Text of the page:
Today is packed with classes and writing. The weather has cooperated beautifully and added much inspiration to private writing time as we sit outdoors in the sun, breathing in the clear mountain air.
I taught my class–expanded from some posts on character, along with other points from researching the topic. The group’s favorite part was the exercise in writing distinct dialogue. Here it is:
Exercise: The following exercise will help you to learn to make each character’s voice distinct. Choose three characters from the list below. Imagine these three characters are in an elevator when it stops and the lights go out. Write a short scene with only their dialogue–no tags, no action or description.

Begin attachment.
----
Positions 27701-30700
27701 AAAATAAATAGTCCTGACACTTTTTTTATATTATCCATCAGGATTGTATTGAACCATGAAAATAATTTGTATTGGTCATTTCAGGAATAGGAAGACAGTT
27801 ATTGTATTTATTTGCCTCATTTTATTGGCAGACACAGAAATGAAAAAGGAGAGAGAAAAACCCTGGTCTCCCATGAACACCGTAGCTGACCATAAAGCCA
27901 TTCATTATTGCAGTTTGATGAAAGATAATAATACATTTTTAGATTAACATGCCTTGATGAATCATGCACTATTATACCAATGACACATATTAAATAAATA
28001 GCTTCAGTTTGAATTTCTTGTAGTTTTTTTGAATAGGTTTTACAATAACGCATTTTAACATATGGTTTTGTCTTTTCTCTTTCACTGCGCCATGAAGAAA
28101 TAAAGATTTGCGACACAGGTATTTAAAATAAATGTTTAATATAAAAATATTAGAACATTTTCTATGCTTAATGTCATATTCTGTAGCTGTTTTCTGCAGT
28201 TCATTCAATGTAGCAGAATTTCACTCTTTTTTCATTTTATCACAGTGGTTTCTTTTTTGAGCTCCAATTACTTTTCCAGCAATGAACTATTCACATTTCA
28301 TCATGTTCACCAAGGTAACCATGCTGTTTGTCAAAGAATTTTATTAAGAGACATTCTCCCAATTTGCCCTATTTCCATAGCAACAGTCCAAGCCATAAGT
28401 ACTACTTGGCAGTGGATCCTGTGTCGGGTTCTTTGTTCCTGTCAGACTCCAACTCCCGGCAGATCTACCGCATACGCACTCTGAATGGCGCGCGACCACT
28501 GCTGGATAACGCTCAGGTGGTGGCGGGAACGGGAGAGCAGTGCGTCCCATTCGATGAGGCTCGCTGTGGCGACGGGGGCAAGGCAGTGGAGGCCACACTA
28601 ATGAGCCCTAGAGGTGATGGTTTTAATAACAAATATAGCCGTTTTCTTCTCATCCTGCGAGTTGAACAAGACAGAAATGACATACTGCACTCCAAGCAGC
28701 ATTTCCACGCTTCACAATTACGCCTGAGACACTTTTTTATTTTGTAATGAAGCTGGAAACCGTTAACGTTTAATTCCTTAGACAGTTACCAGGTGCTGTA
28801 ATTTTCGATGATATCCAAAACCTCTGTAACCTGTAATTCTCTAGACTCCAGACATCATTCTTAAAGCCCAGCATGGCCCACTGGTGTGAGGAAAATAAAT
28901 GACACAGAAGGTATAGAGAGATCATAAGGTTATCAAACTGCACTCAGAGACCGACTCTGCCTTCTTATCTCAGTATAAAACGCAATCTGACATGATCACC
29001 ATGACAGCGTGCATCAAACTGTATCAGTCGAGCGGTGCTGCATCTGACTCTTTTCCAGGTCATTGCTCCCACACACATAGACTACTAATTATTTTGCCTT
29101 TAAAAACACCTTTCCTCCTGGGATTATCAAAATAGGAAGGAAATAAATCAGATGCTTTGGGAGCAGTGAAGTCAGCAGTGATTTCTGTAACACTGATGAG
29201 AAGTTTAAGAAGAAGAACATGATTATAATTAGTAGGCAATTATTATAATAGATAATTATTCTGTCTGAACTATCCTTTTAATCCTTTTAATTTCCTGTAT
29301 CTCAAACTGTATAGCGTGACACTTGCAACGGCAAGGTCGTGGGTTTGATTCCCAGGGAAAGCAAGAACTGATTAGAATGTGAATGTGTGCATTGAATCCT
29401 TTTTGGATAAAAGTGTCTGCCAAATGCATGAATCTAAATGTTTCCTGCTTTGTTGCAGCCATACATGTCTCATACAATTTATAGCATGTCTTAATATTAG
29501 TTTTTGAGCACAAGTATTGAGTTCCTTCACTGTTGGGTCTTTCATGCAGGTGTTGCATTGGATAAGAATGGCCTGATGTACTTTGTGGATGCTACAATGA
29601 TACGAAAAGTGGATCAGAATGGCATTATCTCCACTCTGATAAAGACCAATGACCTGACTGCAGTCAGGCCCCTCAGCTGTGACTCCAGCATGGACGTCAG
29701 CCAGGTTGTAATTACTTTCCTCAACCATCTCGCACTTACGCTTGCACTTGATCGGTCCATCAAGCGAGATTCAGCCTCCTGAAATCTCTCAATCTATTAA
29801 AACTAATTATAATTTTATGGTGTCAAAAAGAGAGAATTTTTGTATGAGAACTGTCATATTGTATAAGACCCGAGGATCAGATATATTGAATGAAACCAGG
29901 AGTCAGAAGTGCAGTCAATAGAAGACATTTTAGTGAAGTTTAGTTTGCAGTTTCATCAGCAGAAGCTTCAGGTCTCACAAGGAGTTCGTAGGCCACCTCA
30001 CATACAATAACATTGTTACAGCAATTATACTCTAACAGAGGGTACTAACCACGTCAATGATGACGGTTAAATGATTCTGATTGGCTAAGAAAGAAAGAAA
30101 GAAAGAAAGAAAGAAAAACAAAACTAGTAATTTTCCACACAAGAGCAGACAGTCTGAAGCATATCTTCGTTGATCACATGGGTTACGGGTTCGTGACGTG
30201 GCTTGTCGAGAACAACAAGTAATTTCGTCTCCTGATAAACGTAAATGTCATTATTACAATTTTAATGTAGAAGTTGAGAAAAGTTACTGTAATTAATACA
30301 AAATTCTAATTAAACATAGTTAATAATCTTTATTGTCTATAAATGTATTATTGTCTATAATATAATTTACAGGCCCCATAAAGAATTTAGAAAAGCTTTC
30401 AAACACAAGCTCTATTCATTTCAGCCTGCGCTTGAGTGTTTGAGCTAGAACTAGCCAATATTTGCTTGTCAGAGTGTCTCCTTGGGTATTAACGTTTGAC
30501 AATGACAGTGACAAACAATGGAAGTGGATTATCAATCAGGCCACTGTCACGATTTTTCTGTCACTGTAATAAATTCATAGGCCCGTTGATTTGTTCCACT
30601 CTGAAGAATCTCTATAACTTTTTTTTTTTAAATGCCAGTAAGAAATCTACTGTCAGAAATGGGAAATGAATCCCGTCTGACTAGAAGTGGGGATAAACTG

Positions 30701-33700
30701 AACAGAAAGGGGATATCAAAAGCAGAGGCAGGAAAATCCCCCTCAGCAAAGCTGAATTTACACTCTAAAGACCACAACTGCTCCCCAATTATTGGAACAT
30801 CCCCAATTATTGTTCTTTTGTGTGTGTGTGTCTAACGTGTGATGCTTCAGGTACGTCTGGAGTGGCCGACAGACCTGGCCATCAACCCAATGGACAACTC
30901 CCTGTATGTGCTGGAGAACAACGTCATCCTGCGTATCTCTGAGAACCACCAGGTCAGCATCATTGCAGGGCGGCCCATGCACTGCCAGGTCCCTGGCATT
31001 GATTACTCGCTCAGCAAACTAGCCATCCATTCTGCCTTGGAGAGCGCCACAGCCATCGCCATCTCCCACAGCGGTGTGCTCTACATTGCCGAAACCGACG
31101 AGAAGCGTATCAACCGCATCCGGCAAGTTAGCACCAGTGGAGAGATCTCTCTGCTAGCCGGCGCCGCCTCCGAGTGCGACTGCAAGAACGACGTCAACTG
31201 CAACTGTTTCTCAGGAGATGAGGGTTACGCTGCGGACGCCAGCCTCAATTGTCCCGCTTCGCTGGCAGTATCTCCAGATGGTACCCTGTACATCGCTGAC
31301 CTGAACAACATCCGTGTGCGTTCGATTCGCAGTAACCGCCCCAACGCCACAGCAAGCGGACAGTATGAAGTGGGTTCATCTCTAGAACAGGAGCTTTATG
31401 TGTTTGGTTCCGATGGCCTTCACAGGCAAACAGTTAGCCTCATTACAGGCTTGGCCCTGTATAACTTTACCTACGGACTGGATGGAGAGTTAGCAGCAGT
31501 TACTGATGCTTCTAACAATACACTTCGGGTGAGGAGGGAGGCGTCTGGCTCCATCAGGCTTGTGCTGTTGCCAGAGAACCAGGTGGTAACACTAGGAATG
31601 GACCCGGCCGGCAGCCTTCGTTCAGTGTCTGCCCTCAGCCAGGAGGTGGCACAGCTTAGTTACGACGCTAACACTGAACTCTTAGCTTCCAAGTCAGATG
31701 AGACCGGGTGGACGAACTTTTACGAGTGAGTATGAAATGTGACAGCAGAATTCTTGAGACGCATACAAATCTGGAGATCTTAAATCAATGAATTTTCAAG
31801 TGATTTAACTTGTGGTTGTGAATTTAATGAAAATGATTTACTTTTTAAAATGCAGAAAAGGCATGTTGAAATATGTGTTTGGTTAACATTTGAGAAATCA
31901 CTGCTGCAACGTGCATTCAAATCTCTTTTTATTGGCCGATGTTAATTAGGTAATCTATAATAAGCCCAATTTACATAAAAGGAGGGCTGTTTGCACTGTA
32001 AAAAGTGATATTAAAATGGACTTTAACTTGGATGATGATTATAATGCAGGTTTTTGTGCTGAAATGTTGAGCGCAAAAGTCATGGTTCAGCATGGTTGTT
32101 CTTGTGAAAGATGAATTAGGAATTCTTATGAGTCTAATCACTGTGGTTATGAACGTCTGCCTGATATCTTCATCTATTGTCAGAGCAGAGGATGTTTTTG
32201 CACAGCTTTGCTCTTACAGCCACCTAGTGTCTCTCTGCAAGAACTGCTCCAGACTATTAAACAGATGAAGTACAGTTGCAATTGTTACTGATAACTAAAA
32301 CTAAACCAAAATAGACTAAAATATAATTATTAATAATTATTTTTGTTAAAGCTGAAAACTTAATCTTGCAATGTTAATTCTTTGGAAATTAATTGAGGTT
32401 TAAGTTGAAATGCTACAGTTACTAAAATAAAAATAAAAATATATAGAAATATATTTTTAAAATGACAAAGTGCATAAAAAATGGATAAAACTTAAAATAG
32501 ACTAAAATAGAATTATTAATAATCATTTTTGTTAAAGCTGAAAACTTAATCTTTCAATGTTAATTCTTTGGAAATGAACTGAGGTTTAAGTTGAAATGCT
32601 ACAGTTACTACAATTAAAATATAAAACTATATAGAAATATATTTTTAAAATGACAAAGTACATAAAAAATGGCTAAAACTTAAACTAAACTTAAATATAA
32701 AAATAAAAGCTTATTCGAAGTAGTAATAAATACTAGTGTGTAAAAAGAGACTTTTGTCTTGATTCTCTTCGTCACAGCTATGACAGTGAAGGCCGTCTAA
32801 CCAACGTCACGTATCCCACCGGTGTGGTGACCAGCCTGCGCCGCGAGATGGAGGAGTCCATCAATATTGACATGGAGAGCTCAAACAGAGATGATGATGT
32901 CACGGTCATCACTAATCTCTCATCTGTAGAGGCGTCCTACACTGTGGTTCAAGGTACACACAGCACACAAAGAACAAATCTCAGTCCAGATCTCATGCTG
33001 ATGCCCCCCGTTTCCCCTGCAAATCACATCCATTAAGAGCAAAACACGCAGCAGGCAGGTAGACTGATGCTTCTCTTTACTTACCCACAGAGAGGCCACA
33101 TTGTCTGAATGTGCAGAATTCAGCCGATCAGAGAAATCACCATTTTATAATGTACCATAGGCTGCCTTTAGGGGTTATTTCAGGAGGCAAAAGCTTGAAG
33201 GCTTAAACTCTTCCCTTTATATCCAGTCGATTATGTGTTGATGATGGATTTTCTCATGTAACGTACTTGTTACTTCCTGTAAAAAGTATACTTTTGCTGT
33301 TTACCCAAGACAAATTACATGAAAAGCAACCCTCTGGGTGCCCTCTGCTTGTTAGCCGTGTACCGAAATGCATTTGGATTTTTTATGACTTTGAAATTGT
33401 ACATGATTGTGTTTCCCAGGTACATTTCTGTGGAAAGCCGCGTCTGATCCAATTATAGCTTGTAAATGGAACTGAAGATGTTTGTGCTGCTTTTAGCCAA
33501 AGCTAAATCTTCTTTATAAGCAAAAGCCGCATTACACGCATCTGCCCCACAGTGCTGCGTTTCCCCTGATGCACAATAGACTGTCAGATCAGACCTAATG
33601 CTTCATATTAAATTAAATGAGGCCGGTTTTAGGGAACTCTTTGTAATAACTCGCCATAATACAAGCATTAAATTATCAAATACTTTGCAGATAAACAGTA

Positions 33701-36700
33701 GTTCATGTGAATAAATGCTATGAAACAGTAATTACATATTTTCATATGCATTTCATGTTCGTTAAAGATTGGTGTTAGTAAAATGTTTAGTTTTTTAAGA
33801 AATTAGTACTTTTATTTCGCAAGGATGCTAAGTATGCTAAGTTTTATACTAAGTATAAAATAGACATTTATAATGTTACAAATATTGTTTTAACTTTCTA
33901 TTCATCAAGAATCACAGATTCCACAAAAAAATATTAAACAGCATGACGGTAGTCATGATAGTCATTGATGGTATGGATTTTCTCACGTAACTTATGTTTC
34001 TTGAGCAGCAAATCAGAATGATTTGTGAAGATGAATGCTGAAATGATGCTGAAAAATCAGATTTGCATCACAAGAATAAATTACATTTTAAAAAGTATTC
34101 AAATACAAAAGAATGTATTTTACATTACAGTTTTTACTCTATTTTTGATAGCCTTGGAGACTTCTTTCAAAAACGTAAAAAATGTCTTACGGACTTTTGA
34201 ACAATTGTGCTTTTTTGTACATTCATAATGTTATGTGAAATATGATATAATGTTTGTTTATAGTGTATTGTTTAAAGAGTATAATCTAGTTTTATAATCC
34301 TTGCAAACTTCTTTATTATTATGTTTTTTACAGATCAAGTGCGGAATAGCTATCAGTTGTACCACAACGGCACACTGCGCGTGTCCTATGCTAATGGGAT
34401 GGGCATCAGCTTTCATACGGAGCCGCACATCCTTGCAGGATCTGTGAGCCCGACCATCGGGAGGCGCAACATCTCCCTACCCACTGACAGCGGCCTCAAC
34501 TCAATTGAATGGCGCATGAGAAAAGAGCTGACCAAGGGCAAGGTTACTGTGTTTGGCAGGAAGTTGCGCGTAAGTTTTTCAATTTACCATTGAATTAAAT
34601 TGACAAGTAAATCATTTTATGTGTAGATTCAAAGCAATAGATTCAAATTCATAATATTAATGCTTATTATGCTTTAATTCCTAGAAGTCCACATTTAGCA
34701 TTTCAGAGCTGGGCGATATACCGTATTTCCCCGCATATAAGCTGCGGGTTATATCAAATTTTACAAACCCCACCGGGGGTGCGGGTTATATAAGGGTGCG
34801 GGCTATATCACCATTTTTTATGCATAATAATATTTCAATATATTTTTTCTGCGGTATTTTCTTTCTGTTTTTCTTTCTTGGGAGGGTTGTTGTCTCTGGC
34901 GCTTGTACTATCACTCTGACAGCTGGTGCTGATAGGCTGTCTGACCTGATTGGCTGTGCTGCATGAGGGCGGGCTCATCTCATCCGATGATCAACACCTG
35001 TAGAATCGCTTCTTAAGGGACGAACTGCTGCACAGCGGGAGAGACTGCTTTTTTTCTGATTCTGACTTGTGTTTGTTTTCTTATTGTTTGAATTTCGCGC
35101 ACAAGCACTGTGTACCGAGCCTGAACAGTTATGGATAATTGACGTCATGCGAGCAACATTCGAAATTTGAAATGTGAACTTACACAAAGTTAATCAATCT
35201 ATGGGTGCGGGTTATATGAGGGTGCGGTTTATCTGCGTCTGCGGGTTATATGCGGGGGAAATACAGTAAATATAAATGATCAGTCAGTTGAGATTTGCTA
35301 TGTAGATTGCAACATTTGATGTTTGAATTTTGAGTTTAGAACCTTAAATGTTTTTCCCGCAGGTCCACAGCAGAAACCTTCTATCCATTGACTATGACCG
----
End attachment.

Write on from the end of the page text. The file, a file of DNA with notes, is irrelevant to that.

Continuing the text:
- a middle-aged woman, nine months pregnant
- a teenaged boy, skateboarder
- a cowboy
- a four-year-old girl
- a high-powered lawyer
- a twelve-year-old girl with a cell phone
- a rocket scientist
- a granny
- a therapist
I find that a lot of writers dread these types of exercises, (I used to be among them) but this one is fun and a great icebreaker. People enjoy sharing what they’ve written, and the point is not lost. Try the exercise yourself and see!
P.J. is continuing her class “Plot It Right the First Time,” which is about to start in a few minutes. Later tonight–s’mores by the fire and open mic night with a twist. Can’t wait!
I’ll be back tomorrow to sum up as we travel home. (Frowning.)
Did you try the exercise? Tell us about it in the comments.